As the saying goes, how you do one thing is, more often than not, how you do everything. Revenue management is, at its core, a dynamic job, and for revenue managers to weather that storm proactively, they must have strong personal and professional habits acting as the framework for their daily workflow. While forecasts may change constantly, revenue managers should have a clear plan and pattern to follow each day, from when they log on or step into the office to when they leave.

When are revenue managers calibrating their digital tools? When are they looking at reports? When are they performing inventory reviews? When are they conferring with teammates via meetings? When are they assessing the success of a given strategy and/or making rate adjustments? When are they connecting with OTAs? These duties should always be clearly accounted for (and blocked out) within a revenue manager’s schedule. Suppose they can stick to a predetermined plan and hierarchy of priorities. In that case, a hotel’s revenue team is less likely to fall victim to the distractions that will inevitably surface, and can better account for the hotel’s past, present, and future.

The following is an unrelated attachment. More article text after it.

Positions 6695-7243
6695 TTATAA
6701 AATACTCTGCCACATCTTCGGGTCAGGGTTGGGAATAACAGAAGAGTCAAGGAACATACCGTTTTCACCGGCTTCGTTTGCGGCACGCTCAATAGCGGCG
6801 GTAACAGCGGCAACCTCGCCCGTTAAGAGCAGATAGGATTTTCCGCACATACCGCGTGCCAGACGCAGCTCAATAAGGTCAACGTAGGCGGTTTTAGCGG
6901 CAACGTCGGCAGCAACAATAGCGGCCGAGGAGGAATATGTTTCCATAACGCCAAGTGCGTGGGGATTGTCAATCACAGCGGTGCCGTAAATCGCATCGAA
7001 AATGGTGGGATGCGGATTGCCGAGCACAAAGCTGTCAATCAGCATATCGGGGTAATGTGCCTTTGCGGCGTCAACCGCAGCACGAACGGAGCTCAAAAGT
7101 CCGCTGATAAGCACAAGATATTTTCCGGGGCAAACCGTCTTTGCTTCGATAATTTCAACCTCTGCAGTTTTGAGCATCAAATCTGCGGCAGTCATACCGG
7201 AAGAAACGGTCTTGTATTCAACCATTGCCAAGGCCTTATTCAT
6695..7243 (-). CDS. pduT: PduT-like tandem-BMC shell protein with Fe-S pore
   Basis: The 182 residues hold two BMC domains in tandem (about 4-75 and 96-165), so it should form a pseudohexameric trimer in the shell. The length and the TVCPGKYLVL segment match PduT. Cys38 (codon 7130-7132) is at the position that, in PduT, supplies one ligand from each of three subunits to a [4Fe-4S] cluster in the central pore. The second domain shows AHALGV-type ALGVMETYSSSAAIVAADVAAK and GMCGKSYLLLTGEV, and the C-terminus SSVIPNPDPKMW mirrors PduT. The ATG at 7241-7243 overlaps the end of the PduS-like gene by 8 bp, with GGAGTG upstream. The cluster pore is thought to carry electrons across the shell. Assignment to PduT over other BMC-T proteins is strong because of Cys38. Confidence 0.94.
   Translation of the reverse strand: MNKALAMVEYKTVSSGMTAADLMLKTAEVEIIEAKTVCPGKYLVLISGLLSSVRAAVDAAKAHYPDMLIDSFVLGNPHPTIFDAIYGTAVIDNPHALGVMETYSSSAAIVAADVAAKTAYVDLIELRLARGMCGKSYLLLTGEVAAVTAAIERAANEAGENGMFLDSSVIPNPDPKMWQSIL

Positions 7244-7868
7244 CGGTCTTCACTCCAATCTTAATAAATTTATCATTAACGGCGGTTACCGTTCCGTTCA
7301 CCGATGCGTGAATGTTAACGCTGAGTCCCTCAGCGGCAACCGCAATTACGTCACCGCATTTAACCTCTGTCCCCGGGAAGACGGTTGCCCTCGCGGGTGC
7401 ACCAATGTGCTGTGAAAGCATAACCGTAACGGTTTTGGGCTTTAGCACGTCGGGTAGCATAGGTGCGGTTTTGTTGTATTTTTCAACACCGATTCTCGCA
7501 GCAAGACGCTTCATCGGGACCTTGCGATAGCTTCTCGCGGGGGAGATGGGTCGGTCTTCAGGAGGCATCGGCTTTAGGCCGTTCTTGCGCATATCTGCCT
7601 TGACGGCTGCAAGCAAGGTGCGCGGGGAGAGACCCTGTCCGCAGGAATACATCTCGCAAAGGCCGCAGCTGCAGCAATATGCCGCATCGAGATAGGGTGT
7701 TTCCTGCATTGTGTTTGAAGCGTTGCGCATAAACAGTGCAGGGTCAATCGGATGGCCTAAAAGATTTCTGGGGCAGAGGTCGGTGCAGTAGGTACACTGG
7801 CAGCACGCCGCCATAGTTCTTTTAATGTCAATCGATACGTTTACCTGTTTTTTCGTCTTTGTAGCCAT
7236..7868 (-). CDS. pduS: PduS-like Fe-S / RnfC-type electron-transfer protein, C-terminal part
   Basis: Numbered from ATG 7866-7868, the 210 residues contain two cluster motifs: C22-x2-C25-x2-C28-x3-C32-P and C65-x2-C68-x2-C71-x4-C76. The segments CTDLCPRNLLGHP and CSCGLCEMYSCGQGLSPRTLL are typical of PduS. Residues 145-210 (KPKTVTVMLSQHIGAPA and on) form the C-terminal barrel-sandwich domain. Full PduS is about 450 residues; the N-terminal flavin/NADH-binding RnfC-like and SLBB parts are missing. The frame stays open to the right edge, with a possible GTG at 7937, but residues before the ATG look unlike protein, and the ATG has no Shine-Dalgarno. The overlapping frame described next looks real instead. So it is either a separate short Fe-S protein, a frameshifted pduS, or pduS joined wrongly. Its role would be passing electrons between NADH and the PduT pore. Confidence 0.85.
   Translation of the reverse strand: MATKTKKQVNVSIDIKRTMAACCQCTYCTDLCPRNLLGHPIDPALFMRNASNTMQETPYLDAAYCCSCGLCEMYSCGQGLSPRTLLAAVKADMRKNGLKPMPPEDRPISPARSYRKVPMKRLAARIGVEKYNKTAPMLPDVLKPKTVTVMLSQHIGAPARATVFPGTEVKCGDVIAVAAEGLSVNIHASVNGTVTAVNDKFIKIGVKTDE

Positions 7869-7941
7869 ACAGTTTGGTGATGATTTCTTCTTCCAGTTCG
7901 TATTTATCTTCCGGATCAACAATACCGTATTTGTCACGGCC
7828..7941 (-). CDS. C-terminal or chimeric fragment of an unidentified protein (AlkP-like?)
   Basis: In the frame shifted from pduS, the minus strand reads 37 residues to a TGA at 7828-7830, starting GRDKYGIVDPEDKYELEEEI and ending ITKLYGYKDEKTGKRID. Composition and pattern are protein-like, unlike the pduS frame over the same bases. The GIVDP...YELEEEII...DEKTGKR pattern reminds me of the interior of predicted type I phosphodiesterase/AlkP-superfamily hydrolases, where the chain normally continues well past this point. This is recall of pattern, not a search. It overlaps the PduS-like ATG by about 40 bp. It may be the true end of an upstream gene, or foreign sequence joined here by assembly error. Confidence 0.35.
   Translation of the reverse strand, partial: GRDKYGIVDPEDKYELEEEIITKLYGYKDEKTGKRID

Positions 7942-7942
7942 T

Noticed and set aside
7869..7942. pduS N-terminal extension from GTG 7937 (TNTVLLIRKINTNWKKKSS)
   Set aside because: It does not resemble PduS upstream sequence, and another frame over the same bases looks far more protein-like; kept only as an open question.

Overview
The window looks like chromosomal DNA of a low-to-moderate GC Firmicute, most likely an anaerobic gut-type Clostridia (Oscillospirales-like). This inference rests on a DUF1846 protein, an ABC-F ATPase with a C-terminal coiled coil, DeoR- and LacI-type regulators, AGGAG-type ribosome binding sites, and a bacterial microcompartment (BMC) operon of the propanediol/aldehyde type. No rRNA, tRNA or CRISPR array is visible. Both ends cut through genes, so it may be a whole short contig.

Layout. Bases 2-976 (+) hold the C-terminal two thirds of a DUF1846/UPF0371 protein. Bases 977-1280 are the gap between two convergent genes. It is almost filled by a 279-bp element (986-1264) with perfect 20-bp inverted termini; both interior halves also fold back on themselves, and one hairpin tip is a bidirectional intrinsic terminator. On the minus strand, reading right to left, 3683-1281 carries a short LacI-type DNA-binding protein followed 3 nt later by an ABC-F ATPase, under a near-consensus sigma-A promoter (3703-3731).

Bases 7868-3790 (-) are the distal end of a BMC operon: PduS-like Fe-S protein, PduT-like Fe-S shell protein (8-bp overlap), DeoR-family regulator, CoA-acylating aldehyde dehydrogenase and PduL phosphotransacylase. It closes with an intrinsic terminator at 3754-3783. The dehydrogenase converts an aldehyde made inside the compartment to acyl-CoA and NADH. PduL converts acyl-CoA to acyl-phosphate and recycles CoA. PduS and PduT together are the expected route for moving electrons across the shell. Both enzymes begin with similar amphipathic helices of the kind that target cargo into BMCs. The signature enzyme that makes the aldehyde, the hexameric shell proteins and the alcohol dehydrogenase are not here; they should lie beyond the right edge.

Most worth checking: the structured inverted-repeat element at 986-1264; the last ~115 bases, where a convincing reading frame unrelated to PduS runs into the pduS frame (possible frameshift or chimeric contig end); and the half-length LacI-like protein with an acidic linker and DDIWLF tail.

A prime example of this sentiment can be found in former Apple founder Steve Jobs, who was famous for always wearing the same signature black turtleneck to work. While some may have viewed the singularity of his outfit choices as extreme, Jobs demonstrated the power of eliminating uncertainty and variability in his day. He started each day knowing exactly what he would wear to work, and by streamlining certain decisions he would otherwise have to make in the morning, he had more time and energy to spend on what mattered most: the development of his company. In the world of a revenue manager, or any successful leader, for that matter, there is great success to be found in decisive routine and discipline.

2. Harness the Power of Technological Automation